1. Write in the Active Voice.|
Sentence (b) uses the active voice. "Before we go on, let's understand the terms. Active: 'I punched the editor.' Passive: 'The editor was punched by me' (Scott, 1989, 57). Put the one doing the acting first. (Elements of Style: "Use the active voice.")
2. The Power Position is at the end of a sentence.
Sentence (b) ends with "the project failed." Whatever comes at the end of a sentence gains emphasis. The rest of the sentence builds suspense. (Elements of Style: "Place the emphatic words . . .")
3. Subject and verb must agree.
The subject of the sentence is "array." This singular noun takes a singular verb--"An array . . . was required." The rest of the sentence modifies the subject. That the modifiers are plural terms does not affect the number of the verb. The correct answer is (a). (Elements of Style: "The number of the subject . . .")
4. Avoid mindless modifiers.
What is an extremely violent explosion? Are there extremely nonviolent explosions too? It might be significant if only part of the neighborhood was destroyed, but that the "entire" neighborhood was destroyed can go unsaid. Sentence (b) is the best answer. (Elements of Style: "Omit needless words.")
A second rule is also at work in this question. The word "devastated" replaced "destroyed" in the second sentence. This shifts the idea of "extremely violent" to the verb. When you find yourself swimming in modifiers it's time to find a better verb to convey your meaning. Get a thesaurus. Extra credit two points. (Elements of Style: "Write with nouns and verbs.")
5. Avoid dangling modifiers.
Who/what needs to be "given a moment," the reader or "dangling modifier?" Who becomes confused "with their concentration disrupted," the reader or "dangling modifier?" Sentence (b) is the correct answer. (Elements of Style: "A participial phrase at the beginning . . . must refer to the grammatical subject.")
6. Prefer concrete to abstract language.
The concepts of "the environment" and "global peace" are too abstract. Sentence (a) uses more specific issues to express the senator's challenges. (Elements of Style: "Use definite, specific, concrete language.")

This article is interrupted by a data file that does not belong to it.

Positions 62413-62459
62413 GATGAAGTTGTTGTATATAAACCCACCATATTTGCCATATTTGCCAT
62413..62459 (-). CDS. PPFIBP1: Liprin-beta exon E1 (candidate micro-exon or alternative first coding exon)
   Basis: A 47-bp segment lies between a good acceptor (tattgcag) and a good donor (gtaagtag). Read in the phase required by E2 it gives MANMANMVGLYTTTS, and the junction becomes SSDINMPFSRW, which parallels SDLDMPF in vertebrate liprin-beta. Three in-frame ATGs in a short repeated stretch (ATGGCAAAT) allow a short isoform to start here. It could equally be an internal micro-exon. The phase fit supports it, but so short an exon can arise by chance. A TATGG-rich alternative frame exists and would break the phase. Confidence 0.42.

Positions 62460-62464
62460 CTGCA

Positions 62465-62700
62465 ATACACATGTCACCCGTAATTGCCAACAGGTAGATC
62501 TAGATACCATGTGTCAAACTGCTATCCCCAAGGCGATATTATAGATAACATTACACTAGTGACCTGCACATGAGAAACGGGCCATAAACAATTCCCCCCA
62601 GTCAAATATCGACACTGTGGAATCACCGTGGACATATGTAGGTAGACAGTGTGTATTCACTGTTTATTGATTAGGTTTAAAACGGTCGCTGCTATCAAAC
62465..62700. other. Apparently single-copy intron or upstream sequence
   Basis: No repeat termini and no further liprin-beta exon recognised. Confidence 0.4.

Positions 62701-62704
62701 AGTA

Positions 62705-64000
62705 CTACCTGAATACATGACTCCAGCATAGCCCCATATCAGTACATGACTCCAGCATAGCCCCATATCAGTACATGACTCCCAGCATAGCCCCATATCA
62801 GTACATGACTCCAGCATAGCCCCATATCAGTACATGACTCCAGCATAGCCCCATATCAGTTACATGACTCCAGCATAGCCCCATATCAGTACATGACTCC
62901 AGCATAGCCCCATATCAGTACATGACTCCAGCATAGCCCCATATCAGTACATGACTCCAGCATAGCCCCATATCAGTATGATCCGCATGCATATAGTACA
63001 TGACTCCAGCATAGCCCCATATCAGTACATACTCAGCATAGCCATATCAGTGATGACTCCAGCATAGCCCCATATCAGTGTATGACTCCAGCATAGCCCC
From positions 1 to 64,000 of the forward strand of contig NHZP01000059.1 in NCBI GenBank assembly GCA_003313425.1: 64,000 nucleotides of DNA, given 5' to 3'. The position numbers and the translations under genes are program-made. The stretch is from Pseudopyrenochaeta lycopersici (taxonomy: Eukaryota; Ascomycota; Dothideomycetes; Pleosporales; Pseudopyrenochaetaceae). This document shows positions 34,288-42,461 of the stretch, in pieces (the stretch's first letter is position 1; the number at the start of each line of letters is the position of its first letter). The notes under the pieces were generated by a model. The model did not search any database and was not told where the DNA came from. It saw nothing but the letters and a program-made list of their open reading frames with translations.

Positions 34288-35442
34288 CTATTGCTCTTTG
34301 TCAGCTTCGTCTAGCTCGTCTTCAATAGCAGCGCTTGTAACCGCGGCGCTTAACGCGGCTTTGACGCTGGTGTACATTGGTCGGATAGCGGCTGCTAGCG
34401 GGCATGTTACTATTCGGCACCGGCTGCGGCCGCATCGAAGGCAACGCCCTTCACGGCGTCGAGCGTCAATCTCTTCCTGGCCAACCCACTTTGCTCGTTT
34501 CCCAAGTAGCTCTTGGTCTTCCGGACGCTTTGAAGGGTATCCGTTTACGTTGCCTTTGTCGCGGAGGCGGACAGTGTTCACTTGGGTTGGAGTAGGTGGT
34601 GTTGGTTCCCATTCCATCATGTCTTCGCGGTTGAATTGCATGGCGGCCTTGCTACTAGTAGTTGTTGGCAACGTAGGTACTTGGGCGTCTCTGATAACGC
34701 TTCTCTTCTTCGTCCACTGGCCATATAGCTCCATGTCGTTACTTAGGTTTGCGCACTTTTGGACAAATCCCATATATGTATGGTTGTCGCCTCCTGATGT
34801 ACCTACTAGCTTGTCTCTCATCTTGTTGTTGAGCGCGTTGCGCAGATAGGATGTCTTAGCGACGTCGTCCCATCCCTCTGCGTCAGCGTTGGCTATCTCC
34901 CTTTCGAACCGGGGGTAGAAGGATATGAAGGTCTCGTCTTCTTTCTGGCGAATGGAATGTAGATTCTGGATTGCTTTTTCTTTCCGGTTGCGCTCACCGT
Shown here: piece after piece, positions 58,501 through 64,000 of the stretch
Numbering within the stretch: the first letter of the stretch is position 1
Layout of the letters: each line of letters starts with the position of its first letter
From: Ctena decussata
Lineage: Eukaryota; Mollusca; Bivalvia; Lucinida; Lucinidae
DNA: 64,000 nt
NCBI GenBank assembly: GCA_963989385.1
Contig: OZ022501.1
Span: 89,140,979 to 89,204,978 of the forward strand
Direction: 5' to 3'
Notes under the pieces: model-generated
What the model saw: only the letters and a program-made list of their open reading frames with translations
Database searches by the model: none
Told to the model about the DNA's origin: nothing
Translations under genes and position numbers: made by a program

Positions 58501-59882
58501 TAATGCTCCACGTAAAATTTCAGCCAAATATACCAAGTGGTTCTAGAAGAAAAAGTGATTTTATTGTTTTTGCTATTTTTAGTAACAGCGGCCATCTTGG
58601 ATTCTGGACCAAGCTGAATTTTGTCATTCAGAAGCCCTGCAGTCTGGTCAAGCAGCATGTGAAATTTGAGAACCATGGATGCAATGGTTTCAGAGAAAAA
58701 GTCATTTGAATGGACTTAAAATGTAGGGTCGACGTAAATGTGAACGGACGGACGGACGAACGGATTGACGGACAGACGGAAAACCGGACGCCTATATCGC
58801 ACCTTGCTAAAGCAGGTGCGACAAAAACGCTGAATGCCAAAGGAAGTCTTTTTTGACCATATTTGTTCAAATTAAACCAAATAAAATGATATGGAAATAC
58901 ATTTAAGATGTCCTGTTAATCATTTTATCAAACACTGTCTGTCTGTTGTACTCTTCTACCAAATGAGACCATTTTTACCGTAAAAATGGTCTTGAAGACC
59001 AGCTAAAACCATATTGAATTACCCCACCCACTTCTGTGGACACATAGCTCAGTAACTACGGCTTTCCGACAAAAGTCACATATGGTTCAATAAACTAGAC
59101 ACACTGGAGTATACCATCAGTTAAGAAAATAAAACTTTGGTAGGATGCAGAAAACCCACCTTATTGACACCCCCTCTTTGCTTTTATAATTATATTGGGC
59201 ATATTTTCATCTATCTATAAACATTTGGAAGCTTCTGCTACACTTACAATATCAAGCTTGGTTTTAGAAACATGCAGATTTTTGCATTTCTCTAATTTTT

7. Use parallel construction.
When listing items in a series, they need to be constructed using the same form. Sentence (b) is correct. The first sentence could be correctly restated "playing football, listening to country music, taking long walks, camping at Indian point." (Elements of Style: "Express coordinate ideas in similar form.")
8. Use precise words.
English is rich in words with very precise meanings and connotations. A more active and precise word choice can spice up your writing. Sentence (a) uses "swept" for "reached" in sentence (b), and "hooked" for "sent." Sentence (a) conveys a better sense of the action. (Elements of Style: "Use definite, specific, concrete language.")
9. Avoid wordy sentences.
The phrase "except in a small number of cases, most" is more wordy than the sentence requires. Use "usually" instead. Sentence (b) works best. (Elements of Style: "Omit needless words.")
A more precise word, "benefit," was substituted for "assisted" as well. Give yourself an extra two points if you articulated both rules.
10. Place modifiers close to the word they modify.
This is especially important with limiting modifiers like almost, even, just, nearly, not, often, and only. The second sentence begs the question of whether there were only two mistakes to be found, or whether only two were found two of a possibly larger number of mistakes. If your meaning is--"He was able to find only two mistakes"--then write that. Sentence (a) is the correct answer. (Elements of Style: "Keep related words together.")
11. Use positive language.
Sentence (a) substitutes "late" for "not very often on time." Readers are not pleased when told what is not. Readers are pleased when told what is. (Elements of Style: "Put statements in positive form.")
12. Use definite, specific, concrete language.
Sentence (a) is far more vivid than sentence (b). In sentence (b) the reader is forced to fill in the meaning of "manners, customs and amusements" and "regulations of the penal code." Sentence (a) offers concrete examples. But note, language can become too vivid. "In proportion as men delight in tearing the fingernails from the hands of small children" overreaches the point. But more often we chose words that are too abstract for the context.
(Elements of Style: "Use definite, specific, concrete language.")
Score: 30-40 points. If you scored over 30 points you have a good grasp of the basic rules of writing. You may have missed some of the explanations. William Zinsser, author of the best selling book On Writing Well, advises even experienced writers to reread The Elements of Style once a year.
Score: 20-30 points. Your writer's intuition is likely working, but the rules may be difficult for you to express. It is important to have these rules clear in your mind. They make the task of polishing and rewriting your work much easier.
Score: Less than 20 points. Henry David Thoreau avowed "I know of no more encouraging fact than the unquestionable ability of man to elevate his life by a conscious endeavor." You need to learn. Writing well is hard work, but it can be learned. Start with the latest edition of Strunk and White's Elements of Style.
Sexist writing? There are more "he's" than "she's" in this quiz, more "men" than "people." Sexist writing abounds and can be difficult to escape. The Publication Manual of the American Psychological Association has a fine section on avoiding this bias.